There are two ways to replicate an underlying: physically or synthetically. Physical replication means that the ETF directly holds the constituent stocks in the underlying index with the exact same weights as in the index. For the portfolio in our example using the SMI, this means that the fund manager acquires many more shares of Novartis, which accounts for almost 17% of the SMI, than shares of Swisscom, for instance, which has a weight of 1.24% in the index (as of September 2023).

If an ETF holds only a subset of the index constituents, that means it employs a sampling methodology. It uses analytical tools and mathematical optimization techniques to identify a subset of the index constituents that delivers a return similar to the one yielded by the original full set of index components. The fund manager, for instance, completely omits small stocks and weights large stocks more heavily in exchange. This methodology comes into play mainly for indices that contain a lot of stocks, such as the MSCI World.

An ETF employing synthetic replication does not hold the underlying stocks in its possession. Instead, it holds a swap agreement with a counterparty, usually a financial institution. The fund manager thus does not have to buy the stocks itself, but receives the return on them in exchange for a fee. This replication method can prove to be more cost-efficient because it eliminates trading and custody expenses, though it does entail counterparty risk.

What Are Creation and Redemption?

ETFs trade on securities exchanges, which means that the price of an ETF also depends on supply and demand – theoretically. However, a creation-and-redemption mechanism exists to keep the price of ETFs from deviating from the underlying net asset value. Authorized participants (APs) have the right to create or to redeem blocks of ETF shares to ensure that the price of the ETF is always determined solely by the underlying net asset value and not by supply and demand. For example, if the underlying net asset value (NAV) is below the price of the ETF, an AP brings the ETF’s price into line with the NAV by buying the underlying and then converting it into ETF shares.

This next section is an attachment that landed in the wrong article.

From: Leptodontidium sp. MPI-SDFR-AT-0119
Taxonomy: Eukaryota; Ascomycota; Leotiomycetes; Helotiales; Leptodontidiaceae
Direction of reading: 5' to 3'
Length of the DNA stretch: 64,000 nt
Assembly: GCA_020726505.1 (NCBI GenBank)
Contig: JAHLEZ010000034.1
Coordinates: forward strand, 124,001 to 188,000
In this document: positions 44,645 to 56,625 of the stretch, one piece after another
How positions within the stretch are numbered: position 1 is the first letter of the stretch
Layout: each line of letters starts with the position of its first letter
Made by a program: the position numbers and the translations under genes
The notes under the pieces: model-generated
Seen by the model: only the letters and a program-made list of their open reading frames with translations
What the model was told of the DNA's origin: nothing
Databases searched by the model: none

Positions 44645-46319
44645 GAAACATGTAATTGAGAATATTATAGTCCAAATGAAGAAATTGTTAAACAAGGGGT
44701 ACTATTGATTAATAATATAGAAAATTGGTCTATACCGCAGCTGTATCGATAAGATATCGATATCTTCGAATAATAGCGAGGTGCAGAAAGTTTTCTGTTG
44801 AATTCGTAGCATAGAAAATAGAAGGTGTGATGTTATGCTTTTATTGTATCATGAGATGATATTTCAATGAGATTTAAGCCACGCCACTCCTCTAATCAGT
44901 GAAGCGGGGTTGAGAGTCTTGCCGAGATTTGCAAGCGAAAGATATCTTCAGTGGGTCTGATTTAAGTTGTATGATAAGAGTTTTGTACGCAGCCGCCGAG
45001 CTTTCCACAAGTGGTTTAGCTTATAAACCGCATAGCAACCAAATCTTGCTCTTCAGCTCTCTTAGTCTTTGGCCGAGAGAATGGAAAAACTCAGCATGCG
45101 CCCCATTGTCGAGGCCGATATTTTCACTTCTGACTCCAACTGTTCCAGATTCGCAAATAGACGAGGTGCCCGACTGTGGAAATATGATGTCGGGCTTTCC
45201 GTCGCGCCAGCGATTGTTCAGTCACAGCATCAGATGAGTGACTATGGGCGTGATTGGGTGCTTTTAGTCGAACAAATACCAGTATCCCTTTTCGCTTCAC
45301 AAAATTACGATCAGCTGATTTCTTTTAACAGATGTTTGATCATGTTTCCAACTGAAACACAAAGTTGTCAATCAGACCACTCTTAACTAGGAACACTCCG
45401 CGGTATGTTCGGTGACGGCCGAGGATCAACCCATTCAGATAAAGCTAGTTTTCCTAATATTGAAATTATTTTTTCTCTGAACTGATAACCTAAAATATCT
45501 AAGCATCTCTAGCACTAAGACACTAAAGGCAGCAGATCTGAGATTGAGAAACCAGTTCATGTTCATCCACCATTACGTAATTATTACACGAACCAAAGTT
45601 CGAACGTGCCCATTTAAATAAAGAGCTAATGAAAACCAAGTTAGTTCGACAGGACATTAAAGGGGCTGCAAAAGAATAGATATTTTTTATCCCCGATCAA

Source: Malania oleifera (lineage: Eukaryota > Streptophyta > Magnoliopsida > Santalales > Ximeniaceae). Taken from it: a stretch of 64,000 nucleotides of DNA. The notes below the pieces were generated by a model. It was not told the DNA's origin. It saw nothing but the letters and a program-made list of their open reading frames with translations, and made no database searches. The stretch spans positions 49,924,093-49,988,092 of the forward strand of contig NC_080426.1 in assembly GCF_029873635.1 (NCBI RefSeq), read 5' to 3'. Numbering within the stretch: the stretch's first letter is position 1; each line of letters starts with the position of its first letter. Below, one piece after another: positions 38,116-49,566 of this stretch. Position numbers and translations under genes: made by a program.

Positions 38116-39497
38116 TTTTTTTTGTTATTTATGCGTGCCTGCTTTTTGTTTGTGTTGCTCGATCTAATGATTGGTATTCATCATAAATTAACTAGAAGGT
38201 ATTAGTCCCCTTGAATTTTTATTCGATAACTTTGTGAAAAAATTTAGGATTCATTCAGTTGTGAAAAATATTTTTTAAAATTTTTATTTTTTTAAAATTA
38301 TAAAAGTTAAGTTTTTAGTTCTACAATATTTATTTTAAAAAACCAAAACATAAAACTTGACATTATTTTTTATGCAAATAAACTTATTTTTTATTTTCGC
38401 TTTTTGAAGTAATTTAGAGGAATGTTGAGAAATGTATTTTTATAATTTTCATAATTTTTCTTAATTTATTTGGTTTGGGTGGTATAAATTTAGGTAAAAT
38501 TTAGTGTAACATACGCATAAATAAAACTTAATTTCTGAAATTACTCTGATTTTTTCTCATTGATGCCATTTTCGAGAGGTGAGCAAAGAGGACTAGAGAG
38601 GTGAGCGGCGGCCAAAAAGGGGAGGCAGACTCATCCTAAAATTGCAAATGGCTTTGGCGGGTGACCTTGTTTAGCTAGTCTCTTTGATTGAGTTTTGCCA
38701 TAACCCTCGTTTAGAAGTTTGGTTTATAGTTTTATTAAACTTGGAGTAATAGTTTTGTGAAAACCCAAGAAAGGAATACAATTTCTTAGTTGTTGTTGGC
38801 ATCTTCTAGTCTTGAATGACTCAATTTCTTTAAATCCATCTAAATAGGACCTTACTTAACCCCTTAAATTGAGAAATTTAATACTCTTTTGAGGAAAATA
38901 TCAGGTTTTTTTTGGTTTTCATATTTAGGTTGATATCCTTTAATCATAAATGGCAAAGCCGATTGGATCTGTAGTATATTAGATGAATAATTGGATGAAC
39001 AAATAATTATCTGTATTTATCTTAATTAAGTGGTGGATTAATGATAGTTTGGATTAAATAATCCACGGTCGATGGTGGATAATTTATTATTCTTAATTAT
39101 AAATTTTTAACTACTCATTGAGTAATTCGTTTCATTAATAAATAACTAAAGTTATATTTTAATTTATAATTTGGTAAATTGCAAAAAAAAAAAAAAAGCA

Most APs are financial institutions. SIX, too, supplies service offerings in this context: its ETF- and index-data provider Ultumus provides the COSMOS platform for the creation and redemption process.

When Does an ETF Get Listed on the Swiss Stock Exchange?

In order for an ETF to get listed and start trading on the Swiss stock exchange, both the product and its issuer must meet an array of regulatory requirements. Both are scrutinized by the Swiss Financial Market Supervisory Authority (FINMA) and by SIX Swiss Exchange’s regulatory unit (SIX Exchange Regulation (SER)). It takes independent approval from both authorities for an ETF to be admitted for trading on the Swiss stock exchange. Besides arranging creation and redemption, a market maker must also be identified.

What Is the Job of a Market Maker?

For each ETF, there is at least one market maker, though there can also be more than one, which normally ensures more attractive prices. A market maker is bound by contract with a securities exchange to provide continual liquidity and to constantly set bid and ask prices for ETFs to guarantee their tradability. The biggest market maker on the Swiss stock exchange is Virtu Financial, which sets prices for 1,545 of the more than 1,700 listed ETFs.

What Makes ETFS So Special?

ETFs offer a wide array of benefits. Thanks to their transparency, they are easy to understand because index constituents and ETF holdings are disclosed to the public on a daily basis in most cases. ETFs offer excellent diversification opportunities – be it across 20 SMI or 1,600 MSCI World stocks – with just a single transaction. The vast range of products to choose from enables investors to invest across a wide spectrum of themes and asset classes and, in so doing, to spread risk even more effectively. Moreover, ETFs feature lower transaction and management costs than conventional mutual funds. In addition, ETFs – like mutual funds, too – are classified as ring-fenced assets and are thus subject to the same protection. This means that the invested money is segregated from the fund company’s assets and is protected in the event of insolvency.